Countering the Pakistan government’s ‘blame Kashmiris’ propaganda after the failure of its Operation Gibraltar, Mir Abdul Aziz wrote:
“When Sheikh Muhammad Abdullah visited Pakistan in 1964, he discussed the possibility of guerrilla war in Kashmir, and Pakistan’s support for it. He was disappointed with the response of the Pakistani authorities. When he returned from Hajj, he was arrested by India and once again put behind bars. When Pakistan started Operation Gibraltar in 1965, he was still in jail and must have been astonished to hear about ‘guerrilla war,’ if it can be called so.”
“Poor Kashmiris were made the scapegoats. They were never consulted, not even informed that a war of liberation for Kashmir was being started. Those who were sent to the Kashmir Valley did not even know the Kashmiri language. …..The whole affair was a wild goose chase.”
Mir also said that some mujahideen went to shops and asked for duo seir atta (two seers of flour), in terminology for weights and measures abolished long ago. Also, the request for atta was enough to expose their non-Kashmiri identity,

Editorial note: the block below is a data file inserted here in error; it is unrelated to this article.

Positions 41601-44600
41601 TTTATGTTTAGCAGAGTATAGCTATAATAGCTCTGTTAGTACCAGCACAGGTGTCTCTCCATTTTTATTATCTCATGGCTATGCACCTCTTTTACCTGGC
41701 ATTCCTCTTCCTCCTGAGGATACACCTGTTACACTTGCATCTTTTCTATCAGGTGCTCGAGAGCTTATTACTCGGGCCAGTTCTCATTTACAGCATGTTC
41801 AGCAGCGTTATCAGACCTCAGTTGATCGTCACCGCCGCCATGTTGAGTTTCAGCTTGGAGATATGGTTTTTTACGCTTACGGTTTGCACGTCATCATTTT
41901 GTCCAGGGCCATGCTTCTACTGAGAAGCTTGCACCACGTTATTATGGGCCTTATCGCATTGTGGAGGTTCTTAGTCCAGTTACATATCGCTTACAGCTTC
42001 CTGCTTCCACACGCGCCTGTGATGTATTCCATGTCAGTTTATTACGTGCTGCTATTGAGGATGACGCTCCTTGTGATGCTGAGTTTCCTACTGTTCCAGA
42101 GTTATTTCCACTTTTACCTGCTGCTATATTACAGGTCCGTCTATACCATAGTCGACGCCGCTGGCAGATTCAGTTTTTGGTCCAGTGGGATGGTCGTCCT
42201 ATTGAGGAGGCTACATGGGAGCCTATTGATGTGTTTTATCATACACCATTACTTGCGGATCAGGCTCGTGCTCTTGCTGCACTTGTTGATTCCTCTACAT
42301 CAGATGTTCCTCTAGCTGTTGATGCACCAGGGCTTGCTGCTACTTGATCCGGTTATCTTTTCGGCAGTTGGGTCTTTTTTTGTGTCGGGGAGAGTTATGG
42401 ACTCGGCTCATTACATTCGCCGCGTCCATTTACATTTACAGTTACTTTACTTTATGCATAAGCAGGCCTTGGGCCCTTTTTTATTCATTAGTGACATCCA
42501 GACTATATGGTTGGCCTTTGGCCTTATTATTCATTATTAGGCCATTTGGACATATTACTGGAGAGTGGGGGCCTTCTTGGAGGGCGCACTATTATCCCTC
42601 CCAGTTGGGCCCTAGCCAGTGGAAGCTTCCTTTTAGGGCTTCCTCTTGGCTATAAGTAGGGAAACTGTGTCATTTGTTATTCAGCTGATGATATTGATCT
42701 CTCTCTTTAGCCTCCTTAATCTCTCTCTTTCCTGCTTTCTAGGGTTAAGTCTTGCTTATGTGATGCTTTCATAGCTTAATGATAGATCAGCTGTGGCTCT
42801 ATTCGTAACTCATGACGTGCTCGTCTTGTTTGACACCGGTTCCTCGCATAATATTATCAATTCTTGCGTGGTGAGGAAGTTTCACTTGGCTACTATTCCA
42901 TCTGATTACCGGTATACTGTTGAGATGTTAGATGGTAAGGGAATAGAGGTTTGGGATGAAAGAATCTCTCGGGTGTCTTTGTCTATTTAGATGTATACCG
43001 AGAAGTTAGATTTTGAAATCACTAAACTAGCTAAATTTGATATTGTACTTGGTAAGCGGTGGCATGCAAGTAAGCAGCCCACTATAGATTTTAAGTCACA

The ‘Operation’ created a number of difficulties for the government of Pakistan, and at that time its planners were criticized for their hasty and badly-planned action.
Noted writer and thinker Altaf Gohar has reported that in a Cabinet meeting after the war Bhutto and his team were severely criticized for bad planning and misleading the President.
At that time, according to the writer, Bhutto had tried to put forward his case but, realizing that he was not cutting any ice, he started crying and said that his political future was ruined.
It was after the failure of the venture that the planners of the ‘Operation’ turned their propaganda guns on poor Kashmiris, and claimed that but for their non-cooperation, ‘Gibraltar’ would have been a success.
Misinformation was spread systematically, with the government using its resources to run this propaganda campaign.
The planners of Operation Gibraltar were unsuccessful in liberating Kashmir but succeeded in shifting the blame of failure on the Kashmiri people who, as Mir maintained, were made the scapegoats.
Mir Abdul Aziz died in February 2002, and is buried in Rawalpindi.